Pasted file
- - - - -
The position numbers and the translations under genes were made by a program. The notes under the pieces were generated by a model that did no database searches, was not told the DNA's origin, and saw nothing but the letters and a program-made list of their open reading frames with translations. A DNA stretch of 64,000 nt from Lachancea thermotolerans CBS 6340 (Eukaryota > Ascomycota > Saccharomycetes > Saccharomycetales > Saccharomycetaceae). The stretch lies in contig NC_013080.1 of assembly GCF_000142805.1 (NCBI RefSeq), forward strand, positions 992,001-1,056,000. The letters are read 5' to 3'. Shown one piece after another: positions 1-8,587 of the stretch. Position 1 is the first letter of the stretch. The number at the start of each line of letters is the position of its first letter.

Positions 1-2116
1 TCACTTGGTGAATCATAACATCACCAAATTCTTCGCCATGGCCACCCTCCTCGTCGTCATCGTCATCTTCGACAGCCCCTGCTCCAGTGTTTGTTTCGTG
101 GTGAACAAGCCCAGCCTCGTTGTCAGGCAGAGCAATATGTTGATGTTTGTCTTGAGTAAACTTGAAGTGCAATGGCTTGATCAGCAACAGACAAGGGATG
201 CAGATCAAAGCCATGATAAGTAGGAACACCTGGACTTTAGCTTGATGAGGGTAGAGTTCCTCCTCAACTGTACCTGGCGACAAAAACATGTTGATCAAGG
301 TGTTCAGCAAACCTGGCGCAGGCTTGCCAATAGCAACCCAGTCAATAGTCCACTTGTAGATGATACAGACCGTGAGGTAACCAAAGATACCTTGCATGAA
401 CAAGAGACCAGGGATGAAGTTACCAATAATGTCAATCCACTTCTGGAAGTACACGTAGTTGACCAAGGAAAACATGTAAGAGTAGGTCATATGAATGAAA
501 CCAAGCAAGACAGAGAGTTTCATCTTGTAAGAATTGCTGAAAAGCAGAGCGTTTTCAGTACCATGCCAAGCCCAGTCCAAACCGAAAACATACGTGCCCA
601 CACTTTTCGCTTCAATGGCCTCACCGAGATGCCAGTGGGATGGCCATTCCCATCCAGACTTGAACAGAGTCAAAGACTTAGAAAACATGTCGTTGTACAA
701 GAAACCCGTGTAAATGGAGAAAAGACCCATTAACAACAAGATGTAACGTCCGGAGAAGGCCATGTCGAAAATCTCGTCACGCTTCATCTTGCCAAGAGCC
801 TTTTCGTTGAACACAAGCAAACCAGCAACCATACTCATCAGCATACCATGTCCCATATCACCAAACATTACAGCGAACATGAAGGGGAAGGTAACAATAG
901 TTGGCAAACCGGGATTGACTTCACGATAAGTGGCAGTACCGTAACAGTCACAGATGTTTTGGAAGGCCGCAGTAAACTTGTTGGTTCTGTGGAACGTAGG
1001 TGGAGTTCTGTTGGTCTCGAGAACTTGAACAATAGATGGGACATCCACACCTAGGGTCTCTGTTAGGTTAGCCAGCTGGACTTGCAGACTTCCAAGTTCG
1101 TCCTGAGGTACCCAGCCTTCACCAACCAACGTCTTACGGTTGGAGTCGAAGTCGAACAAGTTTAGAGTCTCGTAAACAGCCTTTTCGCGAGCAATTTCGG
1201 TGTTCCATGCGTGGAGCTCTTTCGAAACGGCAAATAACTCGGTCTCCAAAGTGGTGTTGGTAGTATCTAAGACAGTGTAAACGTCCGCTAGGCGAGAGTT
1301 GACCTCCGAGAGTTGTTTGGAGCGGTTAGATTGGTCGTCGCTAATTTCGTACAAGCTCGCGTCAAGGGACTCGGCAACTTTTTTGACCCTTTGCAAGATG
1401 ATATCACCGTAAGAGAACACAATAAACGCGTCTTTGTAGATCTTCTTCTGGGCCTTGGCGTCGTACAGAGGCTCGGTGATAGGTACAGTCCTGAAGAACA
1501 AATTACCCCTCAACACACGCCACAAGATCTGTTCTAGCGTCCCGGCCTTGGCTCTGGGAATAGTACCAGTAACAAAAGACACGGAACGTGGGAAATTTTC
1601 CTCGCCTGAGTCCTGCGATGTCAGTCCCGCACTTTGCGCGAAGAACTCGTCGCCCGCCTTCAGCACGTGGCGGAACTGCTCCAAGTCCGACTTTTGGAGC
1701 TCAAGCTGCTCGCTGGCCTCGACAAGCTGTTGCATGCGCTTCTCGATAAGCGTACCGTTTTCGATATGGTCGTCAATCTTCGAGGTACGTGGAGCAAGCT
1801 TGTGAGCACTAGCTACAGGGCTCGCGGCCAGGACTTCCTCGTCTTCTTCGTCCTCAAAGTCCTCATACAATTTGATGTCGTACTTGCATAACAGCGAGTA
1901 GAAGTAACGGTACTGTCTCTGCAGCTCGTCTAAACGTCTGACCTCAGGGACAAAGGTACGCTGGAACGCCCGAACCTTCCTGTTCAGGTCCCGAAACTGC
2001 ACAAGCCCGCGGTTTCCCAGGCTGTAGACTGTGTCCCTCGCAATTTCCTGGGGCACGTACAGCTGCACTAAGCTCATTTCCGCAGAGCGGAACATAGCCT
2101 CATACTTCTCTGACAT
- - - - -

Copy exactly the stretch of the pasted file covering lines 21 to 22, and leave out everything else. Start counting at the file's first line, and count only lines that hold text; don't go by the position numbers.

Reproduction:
1801 TGTGAGCACTAGCTACAGGGCTCGCGGCCAGGACTTCCTCGTCTTCTTCGTCCTCAAAGTCCTCATACAATTTGATGTCGTACTTGCATAACAGCGAGTA
1901 GAAGTAACGGTACTGTCTCTGCAGCTCGTCTAAACGTCTGACCTCAGGGACAAAGGTACGCTGGAACGCCCGAACCTTCCTGTTCAGGTCCCGAAACTGC